If hunters stalk their prey, how well do you suppose they would like being stalked by a drone that hunts for the hunters? Hunters may not normally be concerned with surveillance or drones, but PETA plans to launch drones in order to "spy on hunters," collect footage, and then publicize it.
Animal rights organization People for the Ethical Treatment of Animals (PETA) announced its intention to use "remote-controlled aircraft to collect and publicize footage of hunters shooting animals and allowing them to escape, only to die slowly and in agony, among other common violations." The group contacted drone manufacturer Aerobot, and told Fast Company that PETA plans to buy "several Aerobot Cinestar Octocopters--eight-rotored octocopters designed for use by the film industry and landscape architects. The Cinestar is designed to carry heavy cameras and has a 20 minute flight time when carrying smaller cameras; it is also intended for use by a two-person crew. Aerobot, which is based in Australia, markets to an international customer base not constrained by the FAA's rules."
Ironically, after a DroidWorx AD8HL Octocopter "privacy infringement" story aired on ABC Radio National, Aerobot urged "operators to please keep in mind the privacy rights of those around them." Nevertheless, PETA added, "With more than five times as many wildlife watchers as there are hunters in the U.S., we hope to expose further why hunting is a sick and sickening pursuit."
Some other animal rights "watchers" are activists who work undercover to covertly collect videos about animal cruelty at livestock farms. The New York Times reported that some state legislatures have "proposed or enacted bills that would make it illegal to covertly videotape livestock farms, or apply for a job at one without disclosing ties to animal rights groups." In fact, if some business advocacy groups have their way, then such animal cruelty videotaping would become the crime and the videographer would be labeled a "terrorist." For example, one piece of legislation is called "The Animal and Ecological Terrorism Act" [pdf]. It "prohibits filming or taking pictures on livestock farms to 'defame the facility or its owner.' Violators would be placed on a 'terrorist registry.'"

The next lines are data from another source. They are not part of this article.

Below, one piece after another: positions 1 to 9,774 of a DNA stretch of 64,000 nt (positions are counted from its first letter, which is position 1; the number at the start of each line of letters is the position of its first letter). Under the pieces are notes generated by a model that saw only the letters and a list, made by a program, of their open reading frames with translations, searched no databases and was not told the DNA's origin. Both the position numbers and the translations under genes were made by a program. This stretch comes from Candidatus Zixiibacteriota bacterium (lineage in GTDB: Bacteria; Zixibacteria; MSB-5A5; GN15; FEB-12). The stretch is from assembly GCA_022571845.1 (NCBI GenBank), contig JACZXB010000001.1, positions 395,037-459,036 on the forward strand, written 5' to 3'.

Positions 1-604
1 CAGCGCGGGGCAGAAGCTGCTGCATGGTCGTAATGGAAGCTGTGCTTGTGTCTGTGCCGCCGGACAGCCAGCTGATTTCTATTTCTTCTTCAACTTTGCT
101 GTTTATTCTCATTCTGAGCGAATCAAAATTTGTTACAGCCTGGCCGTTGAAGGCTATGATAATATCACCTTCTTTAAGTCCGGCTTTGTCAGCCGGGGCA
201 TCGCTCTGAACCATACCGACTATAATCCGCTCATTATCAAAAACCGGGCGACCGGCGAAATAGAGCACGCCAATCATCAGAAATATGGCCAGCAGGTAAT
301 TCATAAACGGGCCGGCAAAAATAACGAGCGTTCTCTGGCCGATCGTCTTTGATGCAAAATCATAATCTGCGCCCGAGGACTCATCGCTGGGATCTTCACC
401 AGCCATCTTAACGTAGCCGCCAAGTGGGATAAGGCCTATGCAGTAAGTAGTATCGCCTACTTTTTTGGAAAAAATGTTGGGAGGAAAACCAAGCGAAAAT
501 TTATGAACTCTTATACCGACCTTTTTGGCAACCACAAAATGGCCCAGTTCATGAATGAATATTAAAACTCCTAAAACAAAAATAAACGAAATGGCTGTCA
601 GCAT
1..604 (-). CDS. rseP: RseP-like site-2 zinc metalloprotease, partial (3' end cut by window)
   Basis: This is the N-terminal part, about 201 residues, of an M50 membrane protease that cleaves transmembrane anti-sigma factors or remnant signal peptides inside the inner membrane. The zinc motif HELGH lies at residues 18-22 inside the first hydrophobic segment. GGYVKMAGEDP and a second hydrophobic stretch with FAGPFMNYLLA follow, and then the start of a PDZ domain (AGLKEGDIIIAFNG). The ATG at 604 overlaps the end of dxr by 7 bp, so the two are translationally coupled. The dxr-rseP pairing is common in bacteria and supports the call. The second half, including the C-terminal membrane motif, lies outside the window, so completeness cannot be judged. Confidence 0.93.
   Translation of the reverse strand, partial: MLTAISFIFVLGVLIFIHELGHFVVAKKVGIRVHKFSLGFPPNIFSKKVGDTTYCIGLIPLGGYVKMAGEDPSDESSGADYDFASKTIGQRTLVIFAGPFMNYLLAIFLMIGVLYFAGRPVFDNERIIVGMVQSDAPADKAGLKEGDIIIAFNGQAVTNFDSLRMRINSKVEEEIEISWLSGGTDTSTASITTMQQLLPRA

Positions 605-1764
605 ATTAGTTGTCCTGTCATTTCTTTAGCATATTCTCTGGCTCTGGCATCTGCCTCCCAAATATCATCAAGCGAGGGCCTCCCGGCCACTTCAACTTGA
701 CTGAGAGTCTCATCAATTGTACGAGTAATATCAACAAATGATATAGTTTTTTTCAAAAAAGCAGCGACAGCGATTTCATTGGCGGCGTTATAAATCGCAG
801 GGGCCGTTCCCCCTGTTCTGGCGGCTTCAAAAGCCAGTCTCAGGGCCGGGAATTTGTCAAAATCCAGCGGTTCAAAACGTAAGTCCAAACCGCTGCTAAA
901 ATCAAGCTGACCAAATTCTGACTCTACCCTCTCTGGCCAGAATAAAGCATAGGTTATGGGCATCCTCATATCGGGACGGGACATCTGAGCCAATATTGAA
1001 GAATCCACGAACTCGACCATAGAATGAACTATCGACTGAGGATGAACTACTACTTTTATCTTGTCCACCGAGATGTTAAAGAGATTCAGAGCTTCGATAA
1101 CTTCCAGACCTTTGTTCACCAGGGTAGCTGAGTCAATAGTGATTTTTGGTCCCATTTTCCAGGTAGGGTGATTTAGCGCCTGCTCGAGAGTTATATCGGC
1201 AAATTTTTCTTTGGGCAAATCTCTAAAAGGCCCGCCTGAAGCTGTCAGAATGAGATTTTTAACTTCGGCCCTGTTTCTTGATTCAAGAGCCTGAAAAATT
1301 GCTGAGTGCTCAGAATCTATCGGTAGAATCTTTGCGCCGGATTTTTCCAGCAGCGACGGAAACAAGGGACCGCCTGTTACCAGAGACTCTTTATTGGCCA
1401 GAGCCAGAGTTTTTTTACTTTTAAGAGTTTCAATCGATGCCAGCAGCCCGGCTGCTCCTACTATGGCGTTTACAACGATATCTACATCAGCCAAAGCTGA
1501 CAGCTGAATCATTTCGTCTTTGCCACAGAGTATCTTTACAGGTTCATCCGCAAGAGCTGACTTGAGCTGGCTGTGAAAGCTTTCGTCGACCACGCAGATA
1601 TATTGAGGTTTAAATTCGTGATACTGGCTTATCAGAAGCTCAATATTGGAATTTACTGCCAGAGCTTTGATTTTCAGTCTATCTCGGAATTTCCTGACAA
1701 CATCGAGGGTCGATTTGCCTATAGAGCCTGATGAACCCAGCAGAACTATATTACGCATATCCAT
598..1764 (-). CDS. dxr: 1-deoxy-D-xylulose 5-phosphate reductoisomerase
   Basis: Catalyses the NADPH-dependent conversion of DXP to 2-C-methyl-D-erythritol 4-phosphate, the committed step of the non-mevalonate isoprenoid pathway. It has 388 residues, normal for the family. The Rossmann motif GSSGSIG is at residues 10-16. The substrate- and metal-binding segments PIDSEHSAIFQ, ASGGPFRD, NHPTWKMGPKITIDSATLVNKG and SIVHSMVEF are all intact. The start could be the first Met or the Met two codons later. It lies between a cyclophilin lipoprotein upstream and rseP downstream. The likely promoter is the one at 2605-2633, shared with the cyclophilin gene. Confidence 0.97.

PETA is not the first animal rights groups to attempt to use drone surveillance to hunt hunters. In Australia, the Animal Liberation group was the first "to deploy surveillance drones to hunt for evidence of animal abuse on private property." Last year in South Carolina, an animal rights group used a drone in order to monitor pigeon hunters. The hunters shot down the drone [video].
While PETA does not plan to publicly release the locations where the drones will start flying this fall, Kaitlynn Kelly, a PETA spokesperson, told U.S. News, "We will look into the Northeast, bighorn sheep hunts and bowhunts because those are especially cruel." Perhaps it would also be more challenging to shoot down a surveillance drone with bows and arrows? She added that PETA will seek FAA approval, but that they "hope this won't be an issue." Last month, the FAA took issue with and grounded a drone-based aerial photography business in Minnesota.
Plenty of organizations "hope" the FAA will not find an issue with them and have applied to be federally designated drone test sites. In fact, 50 groups in 37 states have applied to be one of the six FAA drone test sites [pdf]. At the recent FAA virtual town hall meeting about drone test site privacy policies, callers chimed in with a wide range of comments other than privacy issues.
Regarding the six FAA drone test sites, the Los Angeles Times reported, "Tests initially are expected to focus on small drones, typically 50 pounds or less, flying at altitudes of up to 5,000 to 10,000 feet, but eventually could include bigger drones like the ones used in combat - but unarmed." Other places, such as Springfield, Illinois, are working on legislation like SB 1587, the Freedom from Drone Surveillance Act. State Senator Daniel Bliss said of the bill, "It was basically me and the ACLU on one side and five-trillion law enforcement agencies on the other side who had a whole series of objections."
PETA seems to always be doing something controversial to gain media attention, like having celebrities strip for photos. Meanwhile, after an expose with sickening pictures of "PETA's secret slaughter of kittens and puppies," there is a big stink going on at the Huffington Post between animal rights activist Nathan Winograd and PETA. The "documented toll of 29,426 animals" that PETA has euthanized has led to a call for people to boycott celebrities who strip for PETA.
It remains to be seen if PETA's drone surveillance of hunters this fall will collect footage to help the animal rights organization, or if hunters will hunt and shoot down the drones just like in South Carolina.
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